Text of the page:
Over the years there have been many steps in the finance professional supply chain that have resulted in a sort of "grade inflation" in finance. The CFA is not one of them.
A lower percentage of candidates passed the first test of the Chartered Financial Analyst exam, a three-step process aimed at gaining a hiring edge as job losses accelerate in the financial-services industry.
Thirty-five percent passed the initial test, down from 39 percent last year, the CFA Institute said in a statement today. Almost 50,000 people took the exam in December, a 25 percent increase from a year earlier, the Charlottesville, Virginia- based institute said.
For reference, the pass-and-remain rate for the SEAL program Physical Screening Test used to be 34%, before that got candied up and pushed to 40% in the last few years. (Is nothing sacred?) The drill instructors at the CFA Institute will have none of that, thank you very much.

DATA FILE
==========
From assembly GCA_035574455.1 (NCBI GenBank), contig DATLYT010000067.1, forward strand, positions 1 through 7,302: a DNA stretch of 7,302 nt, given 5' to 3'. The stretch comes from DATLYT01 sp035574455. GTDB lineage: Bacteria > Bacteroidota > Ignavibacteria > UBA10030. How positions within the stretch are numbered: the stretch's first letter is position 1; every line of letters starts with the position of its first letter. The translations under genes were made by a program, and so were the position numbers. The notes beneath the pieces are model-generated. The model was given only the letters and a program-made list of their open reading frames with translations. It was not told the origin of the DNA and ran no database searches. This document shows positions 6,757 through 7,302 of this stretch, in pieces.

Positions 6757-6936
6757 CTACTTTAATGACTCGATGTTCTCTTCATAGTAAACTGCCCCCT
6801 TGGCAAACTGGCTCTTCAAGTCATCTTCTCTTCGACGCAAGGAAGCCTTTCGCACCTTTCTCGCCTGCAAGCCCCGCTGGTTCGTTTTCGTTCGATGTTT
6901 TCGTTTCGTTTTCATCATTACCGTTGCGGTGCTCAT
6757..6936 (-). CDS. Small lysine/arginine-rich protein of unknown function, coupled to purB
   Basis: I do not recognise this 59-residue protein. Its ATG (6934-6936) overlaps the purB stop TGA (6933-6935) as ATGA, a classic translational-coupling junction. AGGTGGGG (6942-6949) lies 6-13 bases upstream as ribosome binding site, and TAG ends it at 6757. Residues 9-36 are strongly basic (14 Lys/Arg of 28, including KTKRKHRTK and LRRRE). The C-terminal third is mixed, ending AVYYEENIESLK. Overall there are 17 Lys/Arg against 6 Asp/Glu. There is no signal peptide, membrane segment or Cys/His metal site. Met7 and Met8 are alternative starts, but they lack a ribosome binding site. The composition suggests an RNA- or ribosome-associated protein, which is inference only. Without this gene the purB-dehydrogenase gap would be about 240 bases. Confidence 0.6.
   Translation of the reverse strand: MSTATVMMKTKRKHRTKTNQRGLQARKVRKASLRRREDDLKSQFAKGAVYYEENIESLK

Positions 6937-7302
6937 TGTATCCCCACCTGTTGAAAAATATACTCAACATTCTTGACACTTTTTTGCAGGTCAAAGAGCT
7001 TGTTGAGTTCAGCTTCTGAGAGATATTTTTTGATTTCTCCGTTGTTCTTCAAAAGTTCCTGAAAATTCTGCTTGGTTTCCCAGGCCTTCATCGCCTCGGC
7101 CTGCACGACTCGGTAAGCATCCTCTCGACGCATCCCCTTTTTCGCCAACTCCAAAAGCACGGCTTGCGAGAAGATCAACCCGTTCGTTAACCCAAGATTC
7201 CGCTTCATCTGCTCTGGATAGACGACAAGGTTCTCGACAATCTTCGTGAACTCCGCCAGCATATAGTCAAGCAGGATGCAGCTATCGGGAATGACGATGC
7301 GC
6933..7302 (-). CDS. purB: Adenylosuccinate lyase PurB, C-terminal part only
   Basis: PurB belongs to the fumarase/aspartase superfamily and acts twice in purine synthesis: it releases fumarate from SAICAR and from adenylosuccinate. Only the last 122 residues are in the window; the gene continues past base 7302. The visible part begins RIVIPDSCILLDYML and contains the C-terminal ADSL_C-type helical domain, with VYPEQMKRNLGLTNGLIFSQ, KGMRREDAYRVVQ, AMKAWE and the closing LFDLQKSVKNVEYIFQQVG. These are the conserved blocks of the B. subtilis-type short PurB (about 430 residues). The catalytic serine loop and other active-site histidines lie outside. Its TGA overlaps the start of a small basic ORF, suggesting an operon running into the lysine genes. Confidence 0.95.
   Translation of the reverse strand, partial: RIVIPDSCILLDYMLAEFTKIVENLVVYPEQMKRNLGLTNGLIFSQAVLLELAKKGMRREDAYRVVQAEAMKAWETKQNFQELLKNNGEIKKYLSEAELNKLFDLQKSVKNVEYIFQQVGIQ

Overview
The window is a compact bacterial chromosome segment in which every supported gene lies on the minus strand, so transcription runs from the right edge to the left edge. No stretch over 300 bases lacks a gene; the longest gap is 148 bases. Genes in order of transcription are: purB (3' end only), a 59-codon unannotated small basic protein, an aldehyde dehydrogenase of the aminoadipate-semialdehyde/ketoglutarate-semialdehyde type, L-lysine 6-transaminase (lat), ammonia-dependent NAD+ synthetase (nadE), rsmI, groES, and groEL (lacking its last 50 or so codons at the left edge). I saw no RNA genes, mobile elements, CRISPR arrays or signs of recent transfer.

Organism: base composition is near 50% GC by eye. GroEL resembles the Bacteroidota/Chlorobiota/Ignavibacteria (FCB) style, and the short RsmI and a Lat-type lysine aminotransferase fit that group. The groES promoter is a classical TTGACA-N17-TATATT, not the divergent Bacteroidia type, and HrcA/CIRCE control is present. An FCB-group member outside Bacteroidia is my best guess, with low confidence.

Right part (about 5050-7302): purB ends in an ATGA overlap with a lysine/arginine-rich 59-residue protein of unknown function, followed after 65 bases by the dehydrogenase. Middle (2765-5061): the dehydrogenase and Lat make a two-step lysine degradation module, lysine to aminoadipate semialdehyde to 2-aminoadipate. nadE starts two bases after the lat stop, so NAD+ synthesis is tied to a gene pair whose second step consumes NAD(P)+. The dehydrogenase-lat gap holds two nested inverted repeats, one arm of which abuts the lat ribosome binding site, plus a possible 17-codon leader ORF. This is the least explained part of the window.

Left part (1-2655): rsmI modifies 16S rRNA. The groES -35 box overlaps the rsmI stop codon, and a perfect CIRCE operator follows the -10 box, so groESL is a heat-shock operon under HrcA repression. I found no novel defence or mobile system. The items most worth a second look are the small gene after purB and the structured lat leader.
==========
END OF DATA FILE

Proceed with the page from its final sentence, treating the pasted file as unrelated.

"Since it's a self-study program, it's hard to say why pass rates increase or decrease," institute spokeswoman Kathy Valentine said in an e-mail.
Candidates take the exam betting the certification can become a path to better jobs, higher salaries and a deeper understanding of finance. The not-for-profit CFA Institute recommends candidates spend at least 250 hours studying for each phase of the test. It costs about $2,500 to complete all three levels, which are given in June and December.
Did you fail? What was your major malfunction? Which segment of the creed did you blow? Ethics? Tenacity? Rigor? Analytics?